Experts recommend that people with PD consult their doctors about engaging in exercise, and begin a program of regular exercise as soon as possible to slow physical and cognitive decline and help preserve mobility. (See What You Can Do for helpful information about finding PD exercise activities.)
- The urate connection: MGH researcher Michael Schwartzchild, MD, PhD, is leading a phase-3 trial of a supplement that appears to slow PD progression by elevating blood levels of urate, a salt produced by the body that is derived from uric acid and acts as an antioxidant. People with naturally higher levels of urate are known to be less likely to develop PD. Participants in the study are receiving carefully calculated doses of inosine, a supplement that is converted to urate in the body. An earlier trial showed promising results, according to Dr. Schwartzchild, but “we need to keep cautioning patients and caregivers against using inosine outside of carefully designed trials, since excess urate can cause kidney stones or gout.”
- Deep Brain Stimulation (DBS): A number of exciting new experimental advances are focused on modifying DBS, a treatment option for PD that involves the implantation of electrodes into the brain to reduce the need for drugs. The electrodes are attached by wires to small electrical devices buried under the skin of the chest and can be externally programmed to deliver an electrical pulse to areas involved in uncontrolled movement, reducing symptoms. “There’s been a burst of new technology,” says Dr. Herrington, whose research focuses on DBS. “One technique now being tested involves using ‘current steering,’ a fine-tuning of the DBS device that allows electrical pulses to more accurately target brain areas involved in abnormal activity. Other interesting research is producing DBS devices that are capable of responding to changes in brain activity from moment to moment, and decoding this activity to customize stimulation to fit the symptoms. Finally, new work is assessing whether DBS might be used to address the psychiatric symptoms of PD, such as depression and anxiety.”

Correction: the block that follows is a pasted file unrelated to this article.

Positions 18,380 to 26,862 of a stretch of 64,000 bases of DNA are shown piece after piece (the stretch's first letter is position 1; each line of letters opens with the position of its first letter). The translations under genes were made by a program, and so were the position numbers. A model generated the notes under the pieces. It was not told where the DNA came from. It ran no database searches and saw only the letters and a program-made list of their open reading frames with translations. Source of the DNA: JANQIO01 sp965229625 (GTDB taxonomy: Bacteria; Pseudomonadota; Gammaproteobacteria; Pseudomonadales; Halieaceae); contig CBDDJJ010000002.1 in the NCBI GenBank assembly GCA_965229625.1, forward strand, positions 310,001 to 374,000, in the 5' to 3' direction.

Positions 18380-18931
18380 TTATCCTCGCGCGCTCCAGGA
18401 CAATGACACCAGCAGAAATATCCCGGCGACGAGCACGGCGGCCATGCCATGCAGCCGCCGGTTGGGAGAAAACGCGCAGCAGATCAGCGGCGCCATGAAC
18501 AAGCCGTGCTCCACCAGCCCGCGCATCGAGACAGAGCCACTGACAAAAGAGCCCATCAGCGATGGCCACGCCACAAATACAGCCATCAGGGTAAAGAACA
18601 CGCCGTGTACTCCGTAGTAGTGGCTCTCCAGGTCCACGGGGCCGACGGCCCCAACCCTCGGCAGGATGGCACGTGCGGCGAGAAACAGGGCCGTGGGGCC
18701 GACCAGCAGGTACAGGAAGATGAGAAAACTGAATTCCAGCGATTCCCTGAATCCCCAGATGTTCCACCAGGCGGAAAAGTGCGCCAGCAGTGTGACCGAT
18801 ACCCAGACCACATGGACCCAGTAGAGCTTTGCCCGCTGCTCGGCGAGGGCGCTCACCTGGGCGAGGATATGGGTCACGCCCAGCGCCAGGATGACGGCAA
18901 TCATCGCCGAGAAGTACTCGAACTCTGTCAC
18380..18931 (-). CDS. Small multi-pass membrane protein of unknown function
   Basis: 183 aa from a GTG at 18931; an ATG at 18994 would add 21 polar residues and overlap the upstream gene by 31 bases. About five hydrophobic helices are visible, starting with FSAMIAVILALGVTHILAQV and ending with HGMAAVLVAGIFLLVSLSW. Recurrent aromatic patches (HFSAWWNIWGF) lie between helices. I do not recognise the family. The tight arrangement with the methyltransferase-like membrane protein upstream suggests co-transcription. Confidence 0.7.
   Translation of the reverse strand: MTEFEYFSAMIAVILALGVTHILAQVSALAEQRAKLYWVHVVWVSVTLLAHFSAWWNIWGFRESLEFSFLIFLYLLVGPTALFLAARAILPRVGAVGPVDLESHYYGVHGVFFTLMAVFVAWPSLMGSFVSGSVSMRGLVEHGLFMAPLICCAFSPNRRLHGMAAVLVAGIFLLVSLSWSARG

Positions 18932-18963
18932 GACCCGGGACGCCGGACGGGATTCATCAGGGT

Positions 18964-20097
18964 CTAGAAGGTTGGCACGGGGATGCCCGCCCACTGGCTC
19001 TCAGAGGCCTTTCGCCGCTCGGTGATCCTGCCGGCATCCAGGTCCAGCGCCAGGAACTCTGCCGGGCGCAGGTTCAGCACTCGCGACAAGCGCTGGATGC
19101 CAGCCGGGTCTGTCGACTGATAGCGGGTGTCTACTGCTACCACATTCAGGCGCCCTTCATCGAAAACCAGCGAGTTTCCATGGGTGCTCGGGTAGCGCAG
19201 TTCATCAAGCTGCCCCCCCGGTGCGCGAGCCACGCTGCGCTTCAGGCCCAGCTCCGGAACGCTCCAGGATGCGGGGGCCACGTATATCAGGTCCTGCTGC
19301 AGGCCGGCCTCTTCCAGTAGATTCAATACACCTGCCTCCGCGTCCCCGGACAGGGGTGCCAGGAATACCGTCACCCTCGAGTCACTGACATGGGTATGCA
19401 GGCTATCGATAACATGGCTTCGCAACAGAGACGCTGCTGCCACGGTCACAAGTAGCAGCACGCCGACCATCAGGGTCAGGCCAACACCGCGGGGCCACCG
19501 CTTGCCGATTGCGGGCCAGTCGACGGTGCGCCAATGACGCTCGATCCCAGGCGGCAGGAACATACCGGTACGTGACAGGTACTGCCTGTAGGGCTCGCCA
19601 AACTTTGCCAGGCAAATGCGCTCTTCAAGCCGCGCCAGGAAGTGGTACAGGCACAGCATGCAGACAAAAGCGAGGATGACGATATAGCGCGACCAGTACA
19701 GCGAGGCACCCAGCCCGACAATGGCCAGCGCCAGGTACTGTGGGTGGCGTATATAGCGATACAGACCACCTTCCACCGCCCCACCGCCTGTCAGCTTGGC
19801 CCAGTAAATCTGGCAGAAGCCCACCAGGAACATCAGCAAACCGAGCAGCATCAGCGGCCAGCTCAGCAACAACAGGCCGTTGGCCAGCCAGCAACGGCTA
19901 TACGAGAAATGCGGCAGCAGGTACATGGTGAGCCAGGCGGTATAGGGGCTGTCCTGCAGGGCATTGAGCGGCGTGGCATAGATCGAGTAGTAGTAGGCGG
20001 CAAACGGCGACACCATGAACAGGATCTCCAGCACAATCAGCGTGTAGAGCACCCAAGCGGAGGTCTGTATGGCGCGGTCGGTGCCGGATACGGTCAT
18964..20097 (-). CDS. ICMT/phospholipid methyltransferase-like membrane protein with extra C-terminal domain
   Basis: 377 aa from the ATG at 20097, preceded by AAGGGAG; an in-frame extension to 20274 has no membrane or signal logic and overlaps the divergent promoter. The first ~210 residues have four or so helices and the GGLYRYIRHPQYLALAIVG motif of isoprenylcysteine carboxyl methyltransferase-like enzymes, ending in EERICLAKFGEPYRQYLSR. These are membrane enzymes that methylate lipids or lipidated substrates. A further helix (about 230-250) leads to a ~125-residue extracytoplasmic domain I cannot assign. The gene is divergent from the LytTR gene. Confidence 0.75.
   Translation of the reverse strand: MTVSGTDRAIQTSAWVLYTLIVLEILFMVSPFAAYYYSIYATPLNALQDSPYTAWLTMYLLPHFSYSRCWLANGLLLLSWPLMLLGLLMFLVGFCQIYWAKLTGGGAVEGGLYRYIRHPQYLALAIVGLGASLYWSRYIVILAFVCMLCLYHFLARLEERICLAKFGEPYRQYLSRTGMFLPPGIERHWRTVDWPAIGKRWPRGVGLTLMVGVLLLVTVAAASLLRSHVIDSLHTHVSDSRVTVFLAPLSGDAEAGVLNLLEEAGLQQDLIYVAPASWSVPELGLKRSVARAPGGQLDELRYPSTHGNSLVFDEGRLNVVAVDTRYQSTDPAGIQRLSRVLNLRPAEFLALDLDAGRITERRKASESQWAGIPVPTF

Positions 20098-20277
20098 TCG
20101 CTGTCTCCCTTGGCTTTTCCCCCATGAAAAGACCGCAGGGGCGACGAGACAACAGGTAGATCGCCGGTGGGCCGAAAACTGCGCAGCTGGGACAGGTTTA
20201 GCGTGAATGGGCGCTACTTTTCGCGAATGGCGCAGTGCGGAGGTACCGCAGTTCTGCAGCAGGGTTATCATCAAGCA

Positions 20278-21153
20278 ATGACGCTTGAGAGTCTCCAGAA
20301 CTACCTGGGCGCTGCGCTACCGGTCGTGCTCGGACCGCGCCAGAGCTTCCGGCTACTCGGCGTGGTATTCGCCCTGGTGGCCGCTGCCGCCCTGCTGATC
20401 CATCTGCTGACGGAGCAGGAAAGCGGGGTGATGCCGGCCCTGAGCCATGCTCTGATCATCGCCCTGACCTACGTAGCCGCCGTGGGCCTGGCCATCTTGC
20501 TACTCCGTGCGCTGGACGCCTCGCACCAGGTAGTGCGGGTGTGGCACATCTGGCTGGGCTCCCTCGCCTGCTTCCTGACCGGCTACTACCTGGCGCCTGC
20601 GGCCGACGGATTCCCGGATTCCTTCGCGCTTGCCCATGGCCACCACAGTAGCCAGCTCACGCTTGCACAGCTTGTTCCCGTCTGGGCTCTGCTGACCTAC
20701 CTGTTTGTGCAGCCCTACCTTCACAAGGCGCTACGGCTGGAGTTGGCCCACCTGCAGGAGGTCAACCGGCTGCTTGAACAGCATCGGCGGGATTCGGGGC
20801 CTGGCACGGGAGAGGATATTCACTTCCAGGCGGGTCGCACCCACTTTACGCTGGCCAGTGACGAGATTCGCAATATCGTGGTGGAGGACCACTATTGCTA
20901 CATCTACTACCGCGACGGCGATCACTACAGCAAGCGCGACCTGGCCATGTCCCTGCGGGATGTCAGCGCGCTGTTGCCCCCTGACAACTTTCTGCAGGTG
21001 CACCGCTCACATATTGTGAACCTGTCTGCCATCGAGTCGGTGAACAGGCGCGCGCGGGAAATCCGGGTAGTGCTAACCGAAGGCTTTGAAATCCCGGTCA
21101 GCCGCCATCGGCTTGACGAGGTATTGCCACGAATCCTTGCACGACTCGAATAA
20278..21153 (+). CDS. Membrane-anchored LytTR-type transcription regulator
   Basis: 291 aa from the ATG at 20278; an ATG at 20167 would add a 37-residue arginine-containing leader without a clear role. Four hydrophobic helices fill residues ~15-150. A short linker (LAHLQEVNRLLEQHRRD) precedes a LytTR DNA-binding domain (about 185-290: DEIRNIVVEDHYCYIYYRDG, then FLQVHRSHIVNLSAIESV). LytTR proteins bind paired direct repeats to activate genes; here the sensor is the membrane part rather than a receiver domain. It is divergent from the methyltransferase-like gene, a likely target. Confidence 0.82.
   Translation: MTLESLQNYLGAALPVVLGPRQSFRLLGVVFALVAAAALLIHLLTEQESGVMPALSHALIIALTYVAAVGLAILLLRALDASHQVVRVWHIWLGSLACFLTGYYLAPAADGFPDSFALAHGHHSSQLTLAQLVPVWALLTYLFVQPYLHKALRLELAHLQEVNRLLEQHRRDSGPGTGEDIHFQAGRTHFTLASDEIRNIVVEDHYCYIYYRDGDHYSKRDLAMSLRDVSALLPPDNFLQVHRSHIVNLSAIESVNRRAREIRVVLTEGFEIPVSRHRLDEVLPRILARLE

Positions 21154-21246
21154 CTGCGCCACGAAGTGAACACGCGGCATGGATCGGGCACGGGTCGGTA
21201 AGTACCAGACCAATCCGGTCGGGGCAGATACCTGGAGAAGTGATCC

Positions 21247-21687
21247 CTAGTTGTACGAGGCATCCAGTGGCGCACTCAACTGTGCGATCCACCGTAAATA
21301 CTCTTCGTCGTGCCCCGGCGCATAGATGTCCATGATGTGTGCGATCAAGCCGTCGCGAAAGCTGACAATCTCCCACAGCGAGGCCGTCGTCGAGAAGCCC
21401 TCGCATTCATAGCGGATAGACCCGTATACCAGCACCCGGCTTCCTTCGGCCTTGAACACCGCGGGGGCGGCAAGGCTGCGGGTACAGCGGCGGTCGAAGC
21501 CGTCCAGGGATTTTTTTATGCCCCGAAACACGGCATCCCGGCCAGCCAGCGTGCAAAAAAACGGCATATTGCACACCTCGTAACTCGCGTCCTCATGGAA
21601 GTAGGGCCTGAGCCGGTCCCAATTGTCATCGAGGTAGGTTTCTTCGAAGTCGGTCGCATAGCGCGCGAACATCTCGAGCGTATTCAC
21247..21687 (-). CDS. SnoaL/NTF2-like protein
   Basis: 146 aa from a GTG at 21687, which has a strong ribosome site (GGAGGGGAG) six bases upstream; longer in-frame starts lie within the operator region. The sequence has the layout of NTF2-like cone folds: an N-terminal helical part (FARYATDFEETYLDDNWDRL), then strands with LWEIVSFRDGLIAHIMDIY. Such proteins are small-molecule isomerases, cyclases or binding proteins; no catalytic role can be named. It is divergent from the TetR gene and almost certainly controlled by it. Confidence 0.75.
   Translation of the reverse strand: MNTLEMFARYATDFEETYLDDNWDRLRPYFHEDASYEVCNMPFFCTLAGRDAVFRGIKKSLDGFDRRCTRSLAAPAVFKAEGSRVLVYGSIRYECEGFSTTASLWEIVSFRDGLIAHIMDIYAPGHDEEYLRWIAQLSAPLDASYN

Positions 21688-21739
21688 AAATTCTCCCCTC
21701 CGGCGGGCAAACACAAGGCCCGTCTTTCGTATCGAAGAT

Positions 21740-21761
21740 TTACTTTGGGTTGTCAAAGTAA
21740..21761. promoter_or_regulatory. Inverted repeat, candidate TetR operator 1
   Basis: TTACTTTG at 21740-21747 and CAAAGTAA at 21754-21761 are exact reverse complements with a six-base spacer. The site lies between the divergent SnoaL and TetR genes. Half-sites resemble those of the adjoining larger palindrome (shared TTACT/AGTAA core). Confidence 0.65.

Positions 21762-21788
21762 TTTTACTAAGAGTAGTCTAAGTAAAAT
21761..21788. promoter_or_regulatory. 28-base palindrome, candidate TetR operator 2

- Vaccine: An Austrian biotech company is working on a vaccine that targets alpha-synuclein, a protein that forms into toxic clumps that kill dopamine-producing cells. The drug, called PD01A, is designed to stimulate the production of antibodies that prevent the development of the toxic clumps and/or clear them out to protect dopamine-producing cells. PD01A has produced promising results with few side effects in early trials.
- Gene therapy: A small, preliminary trial has reported success with experimental gene therapy designed to improve the response of people with PD to the dopamine-boosting medication levodopa. Response to the medication tends to decline over time, resulting in a resurgence of motor problems. The experimental technique—in which viruses carry genetic material to convert non-dopamine-producing cells into cells that produce the chemical—appears to have shown promising results.
Any or all of these advances may one day join or replace current treatments. They aim primarily at reducing the symptoms of PD by using DBS or through medications, such as levodopa, the anticholinergic drug trihexyphenidyl, or drugs that mimic the effects of dopamine in the brain or slow its breakdown.